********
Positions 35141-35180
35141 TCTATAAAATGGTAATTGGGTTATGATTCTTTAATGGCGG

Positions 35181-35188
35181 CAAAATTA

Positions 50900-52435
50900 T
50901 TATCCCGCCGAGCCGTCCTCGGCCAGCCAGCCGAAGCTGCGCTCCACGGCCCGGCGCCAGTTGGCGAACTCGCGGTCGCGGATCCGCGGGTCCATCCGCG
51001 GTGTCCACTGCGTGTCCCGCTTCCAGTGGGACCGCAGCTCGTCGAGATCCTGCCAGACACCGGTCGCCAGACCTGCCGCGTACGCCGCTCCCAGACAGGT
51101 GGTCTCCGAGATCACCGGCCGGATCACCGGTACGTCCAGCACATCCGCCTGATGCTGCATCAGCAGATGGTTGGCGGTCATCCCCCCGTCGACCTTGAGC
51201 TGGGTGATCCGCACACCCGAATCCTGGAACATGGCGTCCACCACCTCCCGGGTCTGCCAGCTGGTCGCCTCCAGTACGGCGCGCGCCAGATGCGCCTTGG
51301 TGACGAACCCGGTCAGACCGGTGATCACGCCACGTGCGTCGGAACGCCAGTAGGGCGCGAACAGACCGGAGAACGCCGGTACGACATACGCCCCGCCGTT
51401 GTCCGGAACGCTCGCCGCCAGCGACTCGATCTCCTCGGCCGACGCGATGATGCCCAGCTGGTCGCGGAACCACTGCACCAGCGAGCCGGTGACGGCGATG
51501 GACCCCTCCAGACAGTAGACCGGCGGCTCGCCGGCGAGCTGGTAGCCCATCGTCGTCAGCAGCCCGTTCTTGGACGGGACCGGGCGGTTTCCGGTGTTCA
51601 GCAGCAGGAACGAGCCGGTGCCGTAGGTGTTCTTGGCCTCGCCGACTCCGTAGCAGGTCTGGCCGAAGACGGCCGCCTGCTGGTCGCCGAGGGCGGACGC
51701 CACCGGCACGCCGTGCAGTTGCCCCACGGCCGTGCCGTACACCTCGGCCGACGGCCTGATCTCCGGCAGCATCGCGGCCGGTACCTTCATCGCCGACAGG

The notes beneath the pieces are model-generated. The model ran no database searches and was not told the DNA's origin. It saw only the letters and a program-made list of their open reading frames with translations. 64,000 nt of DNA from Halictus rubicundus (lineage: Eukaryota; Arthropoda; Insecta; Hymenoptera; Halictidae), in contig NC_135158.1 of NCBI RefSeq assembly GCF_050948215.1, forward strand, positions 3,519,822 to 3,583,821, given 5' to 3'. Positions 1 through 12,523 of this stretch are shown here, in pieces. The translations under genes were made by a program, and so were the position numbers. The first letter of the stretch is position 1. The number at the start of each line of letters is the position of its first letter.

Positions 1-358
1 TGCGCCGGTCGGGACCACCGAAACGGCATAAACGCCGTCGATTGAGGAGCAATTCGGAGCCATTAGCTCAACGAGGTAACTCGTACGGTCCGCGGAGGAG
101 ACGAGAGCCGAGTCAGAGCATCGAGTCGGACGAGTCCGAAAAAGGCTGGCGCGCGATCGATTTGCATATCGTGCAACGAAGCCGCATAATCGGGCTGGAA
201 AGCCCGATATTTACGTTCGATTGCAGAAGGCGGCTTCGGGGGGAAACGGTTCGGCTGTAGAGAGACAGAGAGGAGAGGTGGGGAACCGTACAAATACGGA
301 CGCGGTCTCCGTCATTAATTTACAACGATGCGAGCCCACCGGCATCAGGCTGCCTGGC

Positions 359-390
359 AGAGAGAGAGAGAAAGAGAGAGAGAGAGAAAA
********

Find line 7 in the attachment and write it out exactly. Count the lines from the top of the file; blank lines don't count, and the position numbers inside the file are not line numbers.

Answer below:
50901 TATCCCGCCGAGCCGTCCTCGGCCAGCCAGCCGAAGCTGCGCTCCACGGCCCGGCGCCAGTTGGCGAACTCGCGGTCGCGGATCCGCGGGTCCATCCGCG